The writing itself I found somewhat plain, maybe a little over saturated, but unnoticeable on the whole. This, as it happens, is a good thing. The entire premise of your emotional immersion relies upon not stumbling over wordy prose, or tripping on overtly poetic passages meant more to show you how many different ways one can say the same thing than to convey meaning or emotion. In this case, I found myself completely fixated on the interplay between these two sisters and their conundrum. Rarity and Sweetie Belle were nicely characterized, and I found myself pleased with being able to fit a scene such as the one presented right in-between event in canon without any conflicts. The author builds on the relationship we’ve seen develop since season one, and does not sacrifice those gains in order to drum up emotional drama or conflict to work around. My highest praise is exactly this, that there is no macguffin or emotional misunderstanding to drive events. The story is simply heartwarming. On top of that, it accomplishes this while at the same time it continues to captivate the reader; at no point did I find myself bored or ready to skip paragraphs.

This story isn’t long, it isn’t complicated, and there is no death or fiery destruction or deep-rooted emotional baggage bubbling to the surface to drive the story. This story is nice, enjoyable, easy and quick to read, and much like it’s cover image, as warm as two pastel ponies laying by the fire wearing sweaters.

Have you ever actually been snowed in? I know I have not, but I can tell from friends that it is, more often than not, very boring. Fortunately, that's why we have ponies and their lives to stalk peer into when we find ourselves with nothing to do, which is exactly the spot Rarity and Sweetie Belle find themselves in. Thus, they must find ways to entertain themselves before succumbing to utter boredom while Ponyville is snowed in during a freak snowstorm. Now, don't get me wrong. I like slice of life as much as I do slices of cake. But there does come a time when the slice of life is not taken from the exciting corner pieces with all the extra icing, but from deep within the center where the pieces get kind of droopy when they're left alone and you have to really struggle to keep from smashing the whole thing with your fork when you take a bite. This is one of those stories: nothing exciting ever happens, and you struggle to keep yourself from, well, getting as bored as Rarity and Sweetie Belle almost do.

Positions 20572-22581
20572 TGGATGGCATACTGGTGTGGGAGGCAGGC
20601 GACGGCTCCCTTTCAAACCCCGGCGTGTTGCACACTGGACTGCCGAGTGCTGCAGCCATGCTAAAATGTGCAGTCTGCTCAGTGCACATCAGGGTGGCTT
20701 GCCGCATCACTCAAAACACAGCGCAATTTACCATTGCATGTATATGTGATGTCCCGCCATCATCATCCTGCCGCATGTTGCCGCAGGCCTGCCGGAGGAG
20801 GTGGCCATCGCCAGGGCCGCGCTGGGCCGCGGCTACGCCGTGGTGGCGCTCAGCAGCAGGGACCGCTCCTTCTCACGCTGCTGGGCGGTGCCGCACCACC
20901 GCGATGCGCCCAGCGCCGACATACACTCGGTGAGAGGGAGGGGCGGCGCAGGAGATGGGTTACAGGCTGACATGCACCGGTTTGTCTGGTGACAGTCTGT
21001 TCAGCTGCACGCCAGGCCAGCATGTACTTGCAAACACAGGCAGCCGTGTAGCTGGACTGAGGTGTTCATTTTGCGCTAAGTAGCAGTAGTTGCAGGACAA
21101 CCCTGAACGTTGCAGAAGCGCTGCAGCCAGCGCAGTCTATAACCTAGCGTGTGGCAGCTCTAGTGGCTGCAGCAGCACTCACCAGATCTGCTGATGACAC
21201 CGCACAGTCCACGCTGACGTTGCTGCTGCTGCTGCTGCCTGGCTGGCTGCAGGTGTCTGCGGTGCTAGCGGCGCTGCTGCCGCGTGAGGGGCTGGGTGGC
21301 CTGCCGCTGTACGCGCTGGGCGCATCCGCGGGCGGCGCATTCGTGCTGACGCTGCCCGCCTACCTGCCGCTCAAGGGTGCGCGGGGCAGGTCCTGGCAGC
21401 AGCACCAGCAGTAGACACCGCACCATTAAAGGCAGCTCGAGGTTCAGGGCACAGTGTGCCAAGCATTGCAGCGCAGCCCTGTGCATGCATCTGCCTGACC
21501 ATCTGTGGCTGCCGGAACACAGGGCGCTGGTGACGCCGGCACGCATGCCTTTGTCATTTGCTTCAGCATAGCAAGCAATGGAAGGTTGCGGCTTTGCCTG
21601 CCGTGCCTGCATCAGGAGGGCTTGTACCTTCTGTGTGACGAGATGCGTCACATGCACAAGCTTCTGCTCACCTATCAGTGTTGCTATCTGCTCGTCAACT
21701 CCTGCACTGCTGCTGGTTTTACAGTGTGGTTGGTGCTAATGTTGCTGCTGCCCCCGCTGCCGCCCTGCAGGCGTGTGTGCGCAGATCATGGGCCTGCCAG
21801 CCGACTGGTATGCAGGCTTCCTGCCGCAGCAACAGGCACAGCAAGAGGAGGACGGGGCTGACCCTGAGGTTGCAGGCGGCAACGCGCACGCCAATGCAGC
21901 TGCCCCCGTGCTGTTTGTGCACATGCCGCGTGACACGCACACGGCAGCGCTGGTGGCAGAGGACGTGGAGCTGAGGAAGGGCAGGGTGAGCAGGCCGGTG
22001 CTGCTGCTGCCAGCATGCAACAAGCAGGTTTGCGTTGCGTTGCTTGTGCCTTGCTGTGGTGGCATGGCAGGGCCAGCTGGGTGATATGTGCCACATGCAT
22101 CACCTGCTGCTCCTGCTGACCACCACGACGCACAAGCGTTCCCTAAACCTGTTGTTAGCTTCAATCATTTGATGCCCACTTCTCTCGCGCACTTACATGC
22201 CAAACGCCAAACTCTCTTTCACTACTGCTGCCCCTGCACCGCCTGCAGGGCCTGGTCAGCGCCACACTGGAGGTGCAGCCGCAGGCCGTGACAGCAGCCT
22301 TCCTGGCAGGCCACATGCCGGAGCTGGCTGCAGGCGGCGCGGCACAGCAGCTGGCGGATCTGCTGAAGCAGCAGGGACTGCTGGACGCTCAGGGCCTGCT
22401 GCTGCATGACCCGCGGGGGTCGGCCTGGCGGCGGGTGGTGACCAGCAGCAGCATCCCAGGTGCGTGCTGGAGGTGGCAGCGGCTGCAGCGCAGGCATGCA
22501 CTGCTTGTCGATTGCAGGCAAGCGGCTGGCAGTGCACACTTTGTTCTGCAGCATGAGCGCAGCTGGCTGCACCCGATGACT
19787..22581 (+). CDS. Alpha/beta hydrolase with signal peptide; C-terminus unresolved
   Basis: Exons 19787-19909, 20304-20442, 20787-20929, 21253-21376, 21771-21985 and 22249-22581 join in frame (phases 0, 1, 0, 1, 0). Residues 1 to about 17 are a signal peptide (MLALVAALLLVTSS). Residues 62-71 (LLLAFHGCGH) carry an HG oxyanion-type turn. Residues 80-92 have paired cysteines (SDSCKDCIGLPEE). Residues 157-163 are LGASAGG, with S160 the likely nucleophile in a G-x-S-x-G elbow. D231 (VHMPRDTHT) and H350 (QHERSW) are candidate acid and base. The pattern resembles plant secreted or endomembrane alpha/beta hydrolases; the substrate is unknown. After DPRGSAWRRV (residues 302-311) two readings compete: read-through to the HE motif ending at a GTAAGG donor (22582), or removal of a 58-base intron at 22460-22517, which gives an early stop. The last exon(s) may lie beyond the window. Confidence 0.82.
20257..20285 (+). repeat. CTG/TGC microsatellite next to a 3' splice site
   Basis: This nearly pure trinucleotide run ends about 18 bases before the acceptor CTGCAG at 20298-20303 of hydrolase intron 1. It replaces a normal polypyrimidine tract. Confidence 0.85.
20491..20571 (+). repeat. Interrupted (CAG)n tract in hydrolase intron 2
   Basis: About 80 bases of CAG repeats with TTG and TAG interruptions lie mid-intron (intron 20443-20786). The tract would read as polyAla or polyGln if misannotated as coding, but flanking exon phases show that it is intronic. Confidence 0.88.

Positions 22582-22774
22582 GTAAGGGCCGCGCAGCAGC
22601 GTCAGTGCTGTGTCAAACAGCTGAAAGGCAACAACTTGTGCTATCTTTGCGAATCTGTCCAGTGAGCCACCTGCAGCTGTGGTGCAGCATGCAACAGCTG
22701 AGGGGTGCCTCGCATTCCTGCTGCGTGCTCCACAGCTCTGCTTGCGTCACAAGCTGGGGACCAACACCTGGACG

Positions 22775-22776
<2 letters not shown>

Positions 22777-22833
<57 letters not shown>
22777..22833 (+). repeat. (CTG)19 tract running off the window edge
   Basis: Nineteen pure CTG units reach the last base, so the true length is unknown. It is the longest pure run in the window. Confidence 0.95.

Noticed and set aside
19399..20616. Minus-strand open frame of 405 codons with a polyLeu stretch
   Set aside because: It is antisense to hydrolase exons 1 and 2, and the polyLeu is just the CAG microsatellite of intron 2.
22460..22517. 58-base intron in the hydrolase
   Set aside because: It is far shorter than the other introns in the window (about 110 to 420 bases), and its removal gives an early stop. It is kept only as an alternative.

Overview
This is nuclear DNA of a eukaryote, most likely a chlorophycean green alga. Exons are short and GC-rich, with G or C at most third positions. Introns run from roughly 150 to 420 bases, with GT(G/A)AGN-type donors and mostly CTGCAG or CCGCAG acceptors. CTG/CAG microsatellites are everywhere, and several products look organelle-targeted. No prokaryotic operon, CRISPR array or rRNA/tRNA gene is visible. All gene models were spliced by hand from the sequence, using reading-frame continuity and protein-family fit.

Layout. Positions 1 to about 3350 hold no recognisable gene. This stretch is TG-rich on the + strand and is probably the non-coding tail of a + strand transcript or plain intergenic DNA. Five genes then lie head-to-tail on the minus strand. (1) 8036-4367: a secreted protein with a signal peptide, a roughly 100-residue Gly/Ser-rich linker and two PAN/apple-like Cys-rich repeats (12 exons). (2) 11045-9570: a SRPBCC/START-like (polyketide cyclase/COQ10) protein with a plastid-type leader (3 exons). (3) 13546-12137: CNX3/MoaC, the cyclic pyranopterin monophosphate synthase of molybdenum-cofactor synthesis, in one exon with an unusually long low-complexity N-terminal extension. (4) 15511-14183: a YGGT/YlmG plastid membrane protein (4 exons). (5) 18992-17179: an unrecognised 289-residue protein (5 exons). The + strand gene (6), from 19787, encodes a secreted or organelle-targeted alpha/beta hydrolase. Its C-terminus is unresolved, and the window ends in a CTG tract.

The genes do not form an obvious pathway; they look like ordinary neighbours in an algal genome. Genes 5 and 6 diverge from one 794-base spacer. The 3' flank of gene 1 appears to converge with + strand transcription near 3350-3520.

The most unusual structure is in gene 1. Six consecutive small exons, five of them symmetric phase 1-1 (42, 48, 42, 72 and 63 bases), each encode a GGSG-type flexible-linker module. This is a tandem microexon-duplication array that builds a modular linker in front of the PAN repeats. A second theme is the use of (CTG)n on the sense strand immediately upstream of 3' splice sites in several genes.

But you know what? There's nothing wrong with that. This slice of life cake is still moist and has plenty of strawberry filling, even if that filling tends to meander and get all over the story plate. But it's as vanilla as you can get: Sweetie Belle and Rarity show some sisterly bonding during a snowy day. Sweetie Belle even admits the most exciting part is drinking hot chocolate at the very beginning. But it goes down easy and leaves a sweet aftertaste, and that's all one can really ask of a story like this. The writing is good, the characterizations well in line with their canon personalities, and the whole thing is like a calm breath of air in the midst of all the grimdark and clop and whatever else we do on this site.

Don't go into this expecting anything more than the sweet, vanilla sensations of sisterly bonding (not in that way). I know I didn't, and I came back out more than satisfied (also not that way).